We can train several ML models that will learn from the dataset provided with labels. So we require that the data is labelled, and this is why it is called “supervised”. There are also unsupervised, semi-supervised, reinforcement learning techniques, but Supervised Machine Learning is the way to start, at least, in this post :)

titanic_df.head()
index PassengerId Survived Pclass Name Sex Age SibSp Parch Ticket Fare Cabin Embarked
0 1 0 3 Braund, Mr. Owen Harris male 22.0 1 0 A/5 21171 7.25 NaN S
1 2 1 1 Cumings, Mrs. John Bradley (Florence Briggs Thayer) female 38.0 1 0 PC 17599 71.2833 C85 C
2 3 1 3 Heikkinen, Miss. Laina female 26.0 0 0 STON/O2. 3101282 7.925 NaN S
3 4 1 1 Futrelle, Mrs. Jacques Heath (Lily May Peel) female 35.0 1 0 113803 53.1 C123 S
4 5 0 3 Allen, Mr. William Henry male 35.0 0 0 373450 8.05 NaN S

We start with the most commonly used supervised learning algorithms performing well. They can be used as benchmarks for building complex systems and can even be sufficient in some applications.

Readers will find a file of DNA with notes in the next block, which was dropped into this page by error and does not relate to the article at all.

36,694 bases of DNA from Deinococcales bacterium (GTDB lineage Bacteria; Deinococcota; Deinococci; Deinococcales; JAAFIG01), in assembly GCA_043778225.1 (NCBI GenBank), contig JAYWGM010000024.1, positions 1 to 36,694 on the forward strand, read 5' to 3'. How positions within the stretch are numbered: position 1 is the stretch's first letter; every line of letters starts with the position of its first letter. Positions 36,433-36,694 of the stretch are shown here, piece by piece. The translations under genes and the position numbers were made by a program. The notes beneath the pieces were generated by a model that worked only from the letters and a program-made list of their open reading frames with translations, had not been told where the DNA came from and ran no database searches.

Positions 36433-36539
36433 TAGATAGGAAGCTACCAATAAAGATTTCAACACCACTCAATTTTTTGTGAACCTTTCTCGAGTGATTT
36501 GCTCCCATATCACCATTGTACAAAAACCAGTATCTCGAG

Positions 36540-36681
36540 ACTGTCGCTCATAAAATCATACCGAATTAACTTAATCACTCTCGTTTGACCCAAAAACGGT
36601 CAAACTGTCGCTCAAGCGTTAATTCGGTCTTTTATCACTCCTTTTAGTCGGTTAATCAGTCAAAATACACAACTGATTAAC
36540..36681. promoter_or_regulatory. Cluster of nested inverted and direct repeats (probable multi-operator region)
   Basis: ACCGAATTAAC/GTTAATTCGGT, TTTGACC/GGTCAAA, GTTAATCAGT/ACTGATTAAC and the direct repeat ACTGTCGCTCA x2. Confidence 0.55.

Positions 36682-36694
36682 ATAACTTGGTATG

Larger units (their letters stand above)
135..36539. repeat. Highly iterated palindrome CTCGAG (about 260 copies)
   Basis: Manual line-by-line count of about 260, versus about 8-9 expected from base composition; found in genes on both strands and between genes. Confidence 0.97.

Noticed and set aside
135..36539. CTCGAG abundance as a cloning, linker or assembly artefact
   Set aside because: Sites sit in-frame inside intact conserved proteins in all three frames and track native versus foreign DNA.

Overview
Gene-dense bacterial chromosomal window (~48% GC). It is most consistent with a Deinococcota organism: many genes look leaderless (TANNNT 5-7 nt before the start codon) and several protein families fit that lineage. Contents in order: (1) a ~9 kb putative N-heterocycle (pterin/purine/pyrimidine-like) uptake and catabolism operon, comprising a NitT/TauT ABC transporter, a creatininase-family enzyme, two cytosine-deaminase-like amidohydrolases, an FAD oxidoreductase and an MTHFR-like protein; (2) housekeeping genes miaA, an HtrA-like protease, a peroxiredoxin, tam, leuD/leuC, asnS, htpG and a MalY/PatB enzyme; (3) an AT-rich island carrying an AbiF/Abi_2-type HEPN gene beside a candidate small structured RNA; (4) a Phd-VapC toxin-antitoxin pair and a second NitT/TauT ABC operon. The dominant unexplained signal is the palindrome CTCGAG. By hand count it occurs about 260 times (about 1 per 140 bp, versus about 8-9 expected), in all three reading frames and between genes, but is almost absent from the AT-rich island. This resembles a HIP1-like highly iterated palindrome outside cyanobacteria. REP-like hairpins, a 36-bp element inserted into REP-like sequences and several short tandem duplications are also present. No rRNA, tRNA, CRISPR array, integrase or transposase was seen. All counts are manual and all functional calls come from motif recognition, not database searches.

Machine Learning Techniques to Start

In this post, we will try out the following Supervised ML algorithms. We will use the same setup and compare their accuracy. We will predict passenger survival, which is our target label. Titanic passenger attributes (e.g. age, gender, class) will be our input features.

  1. Logistic Regression, a supervised learning algorithm that can be used to predict a binary outcome, is what we have. Survived is marked as “1”, and died marked as “0” in our dataset.